(Zach continues the theme.) - I think this gets at the heart of a major issue for modern Christians, and it is an area in which I personally feel I fail significantly.  How do we justly distribute the bounty of the land that belongs to God?  We don't have an Israel in the same way that the people of Leviticus and Deuteronomy did.  There is no Holy Roman Empire, there is no geopolitical power of Christendom within which we can establish just and right relations, and now more than ever the United States is a country that is divided.  Divided by race, class, gender, political ideology, and religion.  When an entire people's world view, culture, and religion form a cohesive nation - such as the biblical nation of Israel - it is a lot easier for people to get over the idea of maximizing their yield.  They are a group of people all working on the same team, toward the same goals, and fulfilling the same duty to the same God.

All this to say, it is easy to give charity to people who are like you and who agree with you, it is difficult to give charity to people who disagree with you, and may even hate you.  It is easy for me to give money to causes I agree with, I don't give money to causes I don't.

So that is the first issue, our divisions.  However, there is at least one other issue as well - the separation of our work from the land.  If charity was once not maximizing your yield and so allowing the poor to "work for their grain and grapes" in the land that belonged to God - what now when the only planting I do is maybe some tomatoes in the summer?  Where is that dividing line that allows us to think of what comes from the earth as belonging to God?  I don't even get a paper check for my work.  It goes electronically into my account.  My work is far removed from working with the earth.  How do I leave the corner of my field for others to harvest?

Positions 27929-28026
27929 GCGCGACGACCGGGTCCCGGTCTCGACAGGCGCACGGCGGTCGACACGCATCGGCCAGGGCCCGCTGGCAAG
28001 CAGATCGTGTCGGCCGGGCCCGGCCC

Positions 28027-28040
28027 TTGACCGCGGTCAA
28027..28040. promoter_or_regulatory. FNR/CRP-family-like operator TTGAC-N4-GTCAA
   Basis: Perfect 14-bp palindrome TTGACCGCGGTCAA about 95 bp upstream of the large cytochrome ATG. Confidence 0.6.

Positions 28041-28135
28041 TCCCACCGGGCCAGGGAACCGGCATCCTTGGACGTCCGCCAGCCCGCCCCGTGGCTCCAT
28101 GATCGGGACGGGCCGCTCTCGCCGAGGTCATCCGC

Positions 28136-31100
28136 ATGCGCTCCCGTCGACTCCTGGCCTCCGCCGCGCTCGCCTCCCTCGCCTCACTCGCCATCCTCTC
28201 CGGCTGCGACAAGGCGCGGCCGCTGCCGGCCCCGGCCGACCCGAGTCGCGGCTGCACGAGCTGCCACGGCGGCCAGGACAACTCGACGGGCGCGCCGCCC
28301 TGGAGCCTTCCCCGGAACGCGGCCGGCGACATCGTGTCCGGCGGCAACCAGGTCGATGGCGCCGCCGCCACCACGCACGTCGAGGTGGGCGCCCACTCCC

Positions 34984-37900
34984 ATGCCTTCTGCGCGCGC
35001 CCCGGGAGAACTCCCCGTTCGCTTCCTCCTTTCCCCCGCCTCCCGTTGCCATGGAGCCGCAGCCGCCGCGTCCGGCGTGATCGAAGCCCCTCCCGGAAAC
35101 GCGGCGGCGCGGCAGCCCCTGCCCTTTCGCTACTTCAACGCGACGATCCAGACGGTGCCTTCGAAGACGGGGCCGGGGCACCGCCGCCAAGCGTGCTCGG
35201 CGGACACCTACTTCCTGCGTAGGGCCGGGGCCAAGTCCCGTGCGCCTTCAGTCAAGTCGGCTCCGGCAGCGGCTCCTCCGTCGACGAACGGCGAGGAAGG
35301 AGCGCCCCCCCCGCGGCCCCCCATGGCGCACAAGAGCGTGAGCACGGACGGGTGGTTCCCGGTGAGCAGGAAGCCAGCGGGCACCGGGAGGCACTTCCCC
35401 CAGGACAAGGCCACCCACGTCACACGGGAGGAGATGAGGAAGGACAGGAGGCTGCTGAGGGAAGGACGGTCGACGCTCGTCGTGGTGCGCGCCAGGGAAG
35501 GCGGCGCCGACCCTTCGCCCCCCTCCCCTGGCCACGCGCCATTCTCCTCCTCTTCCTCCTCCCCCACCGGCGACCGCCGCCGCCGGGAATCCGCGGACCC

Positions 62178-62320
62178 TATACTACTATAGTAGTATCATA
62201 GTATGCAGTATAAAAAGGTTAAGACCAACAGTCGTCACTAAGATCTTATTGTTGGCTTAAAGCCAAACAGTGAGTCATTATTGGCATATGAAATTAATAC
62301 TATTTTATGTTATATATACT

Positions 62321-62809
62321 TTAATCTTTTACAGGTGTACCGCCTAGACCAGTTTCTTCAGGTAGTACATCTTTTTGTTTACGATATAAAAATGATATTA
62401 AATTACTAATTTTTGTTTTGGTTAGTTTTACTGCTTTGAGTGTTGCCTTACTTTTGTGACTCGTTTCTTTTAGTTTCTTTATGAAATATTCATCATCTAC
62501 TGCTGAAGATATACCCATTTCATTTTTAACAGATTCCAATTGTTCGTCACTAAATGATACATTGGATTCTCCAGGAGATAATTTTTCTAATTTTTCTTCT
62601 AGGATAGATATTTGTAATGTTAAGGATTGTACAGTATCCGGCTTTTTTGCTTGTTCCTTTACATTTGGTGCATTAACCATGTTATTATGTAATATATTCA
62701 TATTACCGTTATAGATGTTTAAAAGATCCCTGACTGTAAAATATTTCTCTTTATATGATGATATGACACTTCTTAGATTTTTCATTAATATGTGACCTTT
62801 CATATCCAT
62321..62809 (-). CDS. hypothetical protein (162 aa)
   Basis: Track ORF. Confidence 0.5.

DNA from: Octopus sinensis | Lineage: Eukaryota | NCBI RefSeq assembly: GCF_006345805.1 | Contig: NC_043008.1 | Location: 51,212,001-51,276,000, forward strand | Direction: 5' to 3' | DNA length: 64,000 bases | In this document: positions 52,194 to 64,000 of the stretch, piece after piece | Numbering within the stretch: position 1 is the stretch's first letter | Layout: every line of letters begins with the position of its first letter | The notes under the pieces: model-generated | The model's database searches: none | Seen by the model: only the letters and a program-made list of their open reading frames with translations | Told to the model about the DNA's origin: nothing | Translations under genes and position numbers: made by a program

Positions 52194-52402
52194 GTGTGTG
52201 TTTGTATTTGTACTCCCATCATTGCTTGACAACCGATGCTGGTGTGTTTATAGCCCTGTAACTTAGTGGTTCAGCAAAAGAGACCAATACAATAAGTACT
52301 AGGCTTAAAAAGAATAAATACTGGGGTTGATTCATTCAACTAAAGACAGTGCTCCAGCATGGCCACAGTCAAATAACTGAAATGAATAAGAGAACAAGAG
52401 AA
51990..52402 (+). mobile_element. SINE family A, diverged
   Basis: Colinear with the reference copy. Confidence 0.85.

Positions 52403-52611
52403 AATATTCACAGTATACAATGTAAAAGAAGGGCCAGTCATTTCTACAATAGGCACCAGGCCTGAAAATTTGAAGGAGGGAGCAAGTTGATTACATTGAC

With the way we work now, there is nothing to leave for others to do.  The poor aren't left the corners of a field to harvest to feed themselves, they are given food in places like our church - and while I think ensuring people don't starve is a good work, it is apparent that something is being taken away from the person who is being given food from the soup kitchen.  It is almost like a bit of their humanity is obscured. 

I believe it to be true that "whatever gifts the Spirit gives me are for the edification of the church. Whatever wealth God entrusts to me serves the common good, especially of his household." But - what is The Church when we are so divided? Who is in his household?

I would be interested in hearing your thoughts.  Kind regards,   … Zach Thayer

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If any of this stimulates questions, thoughts, or ideas, please send them along. It will likely make for some good theological arm-wrestling matches.  … Michael+